Repellent Fence, 2015
Postcommodity’s most ambitious project, Repellent Fence (2015), was also the genesis of the collective’s formation. It began in 2007 with a simple premise: intervening, somehow, on the US/Mexico border. The initial idea was to “create a monument of futility that mocks the concept of borders, particularly, their fortification, militarization and marginalization of peoples and cultures within the contested space of their geographic location.” They continue, “Our hope was to facilitate public dialogue that specifically addressed the human and cultural violence instigated and perpetuated by borders as geopolitical implements that uproot cultures from their traditional homelands, and divide indigenous peoples and communities from each other.”
In the ensuing eight years, the group embarked on a project to work with community members in the border cities of Agua Prieta, Mexico and Douglas, Arizona, as well as with the US Border Patrol and the Mexican government, in creating a land art work that refused to touch the ground: Repellent Fence‘s visible manifestation was comprised of 26 giant “scare-eye” balloons that for four days formed a two-mile line bisecting the US/Mexico border. The balloons’ “open-eye” motif—an indigenous symbol appropriated and printed on commercial bird deterrents used by gardeners and farmers—seemed to echo the border’s constant state of ominous surveillance, but the ten-foot orbs ended up reinforcing a different message. Members of the two communities—who began programming events, including a binational art walk, around the project—came to see Repellent Fence as a tool for healing, as a “suture, reconnecting two bodies of land that had been divided… a monument to inter-connectedness,” Twist says.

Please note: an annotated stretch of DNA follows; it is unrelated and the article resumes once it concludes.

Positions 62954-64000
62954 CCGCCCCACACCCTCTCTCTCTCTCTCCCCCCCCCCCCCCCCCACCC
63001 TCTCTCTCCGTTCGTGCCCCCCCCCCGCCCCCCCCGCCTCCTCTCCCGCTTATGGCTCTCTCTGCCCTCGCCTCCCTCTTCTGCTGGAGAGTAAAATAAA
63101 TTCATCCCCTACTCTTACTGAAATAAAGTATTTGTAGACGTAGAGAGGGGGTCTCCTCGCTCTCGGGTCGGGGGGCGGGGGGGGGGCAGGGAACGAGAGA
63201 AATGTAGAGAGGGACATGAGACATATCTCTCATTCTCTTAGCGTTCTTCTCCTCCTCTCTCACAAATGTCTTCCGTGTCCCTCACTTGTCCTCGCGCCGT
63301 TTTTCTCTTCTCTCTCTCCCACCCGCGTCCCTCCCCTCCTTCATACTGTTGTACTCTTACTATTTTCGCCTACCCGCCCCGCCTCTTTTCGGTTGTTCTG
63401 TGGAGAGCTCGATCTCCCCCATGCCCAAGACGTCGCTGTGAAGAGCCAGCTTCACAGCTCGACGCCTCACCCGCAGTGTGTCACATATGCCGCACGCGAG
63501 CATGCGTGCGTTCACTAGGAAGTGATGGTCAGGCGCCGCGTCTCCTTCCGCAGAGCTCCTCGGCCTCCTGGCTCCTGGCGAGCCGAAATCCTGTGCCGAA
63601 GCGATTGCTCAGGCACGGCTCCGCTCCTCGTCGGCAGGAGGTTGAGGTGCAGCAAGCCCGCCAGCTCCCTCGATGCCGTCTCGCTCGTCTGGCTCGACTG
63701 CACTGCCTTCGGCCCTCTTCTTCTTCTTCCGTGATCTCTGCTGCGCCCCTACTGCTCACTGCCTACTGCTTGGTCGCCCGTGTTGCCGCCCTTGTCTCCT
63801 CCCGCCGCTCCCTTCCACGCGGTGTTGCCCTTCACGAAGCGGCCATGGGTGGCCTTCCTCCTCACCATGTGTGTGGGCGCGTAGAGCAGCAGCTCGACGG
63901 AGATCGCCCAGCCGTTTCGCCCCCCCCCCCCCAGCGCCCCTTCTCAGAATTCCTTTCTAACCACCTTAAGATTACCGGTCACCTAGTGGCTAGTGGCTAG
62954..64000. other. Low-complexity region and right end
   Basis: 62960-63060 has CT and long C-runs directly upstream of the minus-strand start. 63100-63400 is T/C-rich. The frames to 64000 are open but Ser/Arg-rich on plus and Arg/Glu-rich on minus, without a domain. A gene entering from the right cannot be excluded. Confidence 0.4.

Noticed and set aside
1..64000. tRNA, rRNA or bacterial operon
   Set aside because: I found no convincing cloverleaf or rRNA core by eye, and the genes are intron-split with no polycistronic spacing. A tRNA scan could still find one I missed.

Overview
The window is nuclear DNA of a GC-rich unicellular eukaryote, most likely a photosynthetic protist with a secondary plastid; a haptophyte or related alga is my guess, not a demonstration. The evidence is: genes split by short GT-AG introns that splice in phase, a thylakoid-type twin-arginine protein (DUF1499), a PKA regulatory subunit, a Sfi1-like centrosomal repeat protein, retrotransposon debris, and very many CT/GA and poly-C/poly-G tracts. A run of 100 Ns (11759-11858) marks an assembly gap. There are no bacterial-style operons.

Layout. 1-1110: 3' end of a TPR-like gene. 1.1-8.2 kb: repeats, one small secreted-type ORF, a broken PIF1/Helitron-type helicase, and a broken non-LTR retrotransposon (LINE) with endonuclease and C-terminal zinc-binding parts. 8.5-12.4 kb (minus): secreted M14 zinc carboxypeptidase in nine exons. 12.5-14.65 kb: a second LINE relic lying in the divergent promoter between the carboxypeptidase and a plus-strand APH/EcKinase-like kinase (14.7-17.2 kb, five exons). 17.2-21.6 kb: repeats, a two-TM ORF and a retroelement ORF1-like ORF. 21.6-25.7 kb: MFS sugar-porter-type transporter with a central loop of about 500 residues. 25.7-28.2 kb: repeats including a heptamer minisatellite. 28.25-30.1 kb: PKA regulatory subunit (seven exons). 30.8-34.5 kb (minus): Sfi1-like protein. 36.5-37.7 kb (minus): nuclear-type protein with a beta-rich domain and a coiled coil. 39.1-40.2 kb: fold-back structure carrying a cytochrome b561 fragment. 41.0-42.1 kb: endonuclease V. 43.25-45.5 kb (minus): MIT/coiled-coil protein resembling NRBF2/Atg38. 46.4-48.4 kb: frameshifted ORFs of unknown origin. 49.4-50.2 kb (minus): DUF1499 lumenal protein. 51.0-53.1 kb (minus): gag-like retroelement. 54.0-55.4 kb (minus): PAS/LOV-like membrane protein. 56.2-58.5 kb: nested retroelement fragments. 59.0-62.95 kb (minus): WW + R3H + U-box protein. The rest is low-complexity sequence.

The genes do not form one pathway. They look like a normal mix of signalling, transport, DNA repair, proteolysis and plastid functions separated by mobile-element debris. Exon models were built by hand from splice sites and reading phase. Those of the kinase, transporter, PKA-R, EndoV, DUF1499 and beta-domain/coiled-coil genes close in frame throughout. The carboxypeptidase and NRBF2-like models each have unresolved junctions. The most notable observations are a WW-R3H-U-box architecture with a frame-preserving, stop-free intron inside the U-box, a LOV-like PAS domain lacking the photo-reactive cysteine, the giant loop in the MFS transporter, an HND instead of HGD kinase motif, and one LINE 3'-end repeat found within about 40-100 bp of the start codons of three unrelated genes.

The Ears Between Worlds are Always Speaking(2017)
Just announced, Postcommodity’s contribution to documenta 14 in Athens will consist of a “long-form, two-channel hyper-directional opera projected upon the ancient ruins of Aristotle’s Lyceum.” The work’s physical manifestation will be limited to two LRADs—commercially available long-range acoustic devices, or “sound cannons,” typically used in military or law-enforcement contexts, including against water protectors at Standing Rock—mounted on rooftops around the edge of the site. Visitors navigating ruins of the school where Aristotle gave his major lectures will experience a hyper-directional sonic call-and-response. The artists explain: